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English Question: Regional Perspectives on a Fractured Nation

Listed author(s):
  • Kevin Morgan
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    England remains the 'gaping hole in the devolution settlement'. Debate about how England as a whole should engage with devolution overlooks how regionally fractured England is in terms of culture, society and economic fortunes. The discourse of 'north- south divide' underscores this unevenness. But it is also used to support an often unreflected assumption - by government and regional campaigners - that devolution to the (northern) regions will bring an 'economic dividend'. Equally, assumptions about the capacity of regional devolution to overcome the 'democratic deficit' and introduce more effective governance need a more nuanced evaluation, not least with regard to the (paradoxical) reluctance of a devolving central government to release the levers of power. The English devolution project does, though, promise to undermine the Anglocentric narrative of Britishness and open the way to a radically different notion of Britishness as a culturally diverse and politically devolved polity. L'Angleterre reste 'le trou beant de l'accord qui porte sur la regionalisation'. Le debat sur comment l'Angleterre dans son ensemble devrait se lancer dans la regionalisation ignore l'importance de la rupture de l'Angleterre sur le plan regional pour ce qui est de son climat culturel, social et economique. Le discours a propos du 'clivage Nord-Sud' souligne cette inegalite. Mais on s'en sert aussi pour soutenir une supposition qui souvent n'est pas faite - et par l'administration et par les militants en faveur de la regionalisation - que le transfert des competences aux regions (du nord) apportera des 'dividendes economiques'. De la meme facon, il faut une evaluation plus nuancee des suppositions quant a la capacite de la regionalisation de surmonter 'le deficit democratique' et d'executer simultanement des decisions plus efficaces, entre autres eu egard a la reticence (paradoxale) d'une administration centrale sur la voie de la regionalisation a lacher le pouvoir. Cependant, le projet anglais en faveur de la regionalisation promet de tirer parti de l'histoire anglocentrique d'etre britannique et d'ouvrir la voie a une notion tout a fait differente d'etre britannique qui comporte un regime politique qui est culturellement divers et regionalise. England ist weiterhin die 'klaffende Lucke in der Dezentralisierungsregelung'. Debatten daruber, wie England als Ganzes sich an Dezentralisierung beteiligen soll, ubersehen, wie regional ungleichartig England hinsichtlich Kultur, Gesellschaft und wirtschaftlichem Wohlstand ist. Der Diskurs der 'Kluft zwischen Nord-Sud' unterstreicht diese Ungleichheit. Andrerseits wird er auch dazu benutzt, die oft - von der Regierung und Verfechtern der Regionen - unuberlegte Annahme zu stutzen, dass Dezentralisierung den (nordlichen) Regionen eine 'wirtschaftliche Dividende' bescheren werde. Ebenso verlangen Annahmen bezuglich der Fahigkeit regionaler Dezentralisierung, das 'demokratische Defizit' zu uberwinden, und gleichzeitig wirksamere politische Entscheidungen herbeizufuhren, eine feiner nuancierte Bewertung, nicht zuletzt im Hinblick auf die (paradoxe) Abneigung der dezentralisierenden Landesregierung, das Steuer der Macht fahren zu lassen. Das englische Dezentralisatierungsprojekt verspricht jedoch, die anglozentrische Legende des britischen Wesens zu berichtigen, und den Weg fur eine grundlegend anderartige Vorstellung des britischen Wesens als ein kulturell verschiedenartiges und politisch selbstandiges Staatswesen zu erschliessen.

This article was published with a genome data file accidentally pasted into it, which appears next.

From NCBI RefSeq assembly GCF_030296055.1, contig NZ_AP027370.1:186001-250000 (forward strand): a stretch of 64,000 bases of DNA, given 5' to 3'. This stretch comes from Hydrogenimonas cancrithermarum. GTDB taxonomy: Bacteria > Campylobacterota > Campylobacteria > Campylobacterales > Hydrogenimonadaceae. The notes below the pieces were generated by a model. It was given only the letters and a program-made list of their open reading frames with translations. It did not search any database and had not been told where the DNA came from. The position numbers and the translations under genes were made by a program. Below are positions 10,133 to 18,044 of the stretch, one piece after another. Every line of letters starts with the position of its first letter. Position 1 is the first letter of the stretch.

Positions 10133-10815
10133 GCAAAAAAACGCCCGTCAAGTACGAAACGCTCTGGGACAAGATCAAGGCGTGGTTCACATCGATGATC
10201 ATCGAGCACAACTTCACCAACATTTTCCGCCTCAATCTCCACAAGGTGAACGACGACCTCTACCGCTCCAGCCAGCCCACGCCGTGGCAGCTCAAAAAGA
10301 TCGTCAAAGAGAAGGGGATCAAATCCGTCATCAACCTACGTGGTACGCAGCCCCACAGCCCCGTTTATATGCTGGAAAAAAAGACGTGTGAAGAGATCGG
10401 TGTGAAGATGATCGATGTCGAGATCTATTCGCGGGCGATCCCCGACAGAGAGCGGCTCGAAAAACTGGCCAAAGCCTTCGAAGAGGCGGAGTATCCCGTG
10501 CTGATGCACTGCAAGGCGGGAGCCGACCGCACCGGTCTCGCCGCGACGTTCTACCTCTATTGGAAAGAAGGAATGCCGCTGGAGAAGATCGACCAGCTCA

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    Article provided by Taylor & Francis Journals in its journal Regional Studies.

    Volume (Year): 36 (2002)
    Issue (Month): 7 ()
    Pages: 797-810

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    Handle: RePEc:taf:regstd:v:36:y:2002:i:7:p:797-810
    DOI: 10.1080/0034340022000006114
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    1. Kevin Morgan, 2001. "The New Territorial Politics: Rivalry and Justice in Post-devolution Britain," Regional Studies, Taylor & Francis Journals, vol. 35(4), pages 343-348.
    2. A Rodríguez-Pose, 1996. "Growth and institutional change: the influence of the Spanish regionalisation process on economic performance," Environment and Planning C: Government and Policy, Pion Ltd, London, vol. 14(1), pages 71-87, February.
    3. Andy Pike, 2002. "Post-devolution blues? Economic development in the Anglo-Scottish borders," Regional Studies, Taylor & Francis Journals, vol. 36(9), pages 1067-1082.
    4. Ash Amin, 1999. "An Institutionalist Perspective on Regional Economic Development," International Journal of Urban and Regional Research, Wiley Blackwell, vol. 23(2), pages 365-378, June.
    5. J Murdoch & M Tewdwr-Jones, 1999. "Planning and the English Regions: Conflict and Convergence Amongst the Institutions of Regional Governance," Environment and Planning C, , vol. 17(6), pages 715-729, December.
    6. Stephen Fothergill, 2001. "The True Scale of the Regional Problem in the UK," Regional Studies, Taylor & Francis Journals, vol. 35(3), pages 241-246.
    7. J Murdoch & M Tewdwr-Jones, 1999. "Planning and the English regions: conflict and convergence amongst the institutions of regional governance," Environment and Planning C: Government and Policy, Pion Ltd, London, vol. 17(6), pages 715-729, December.
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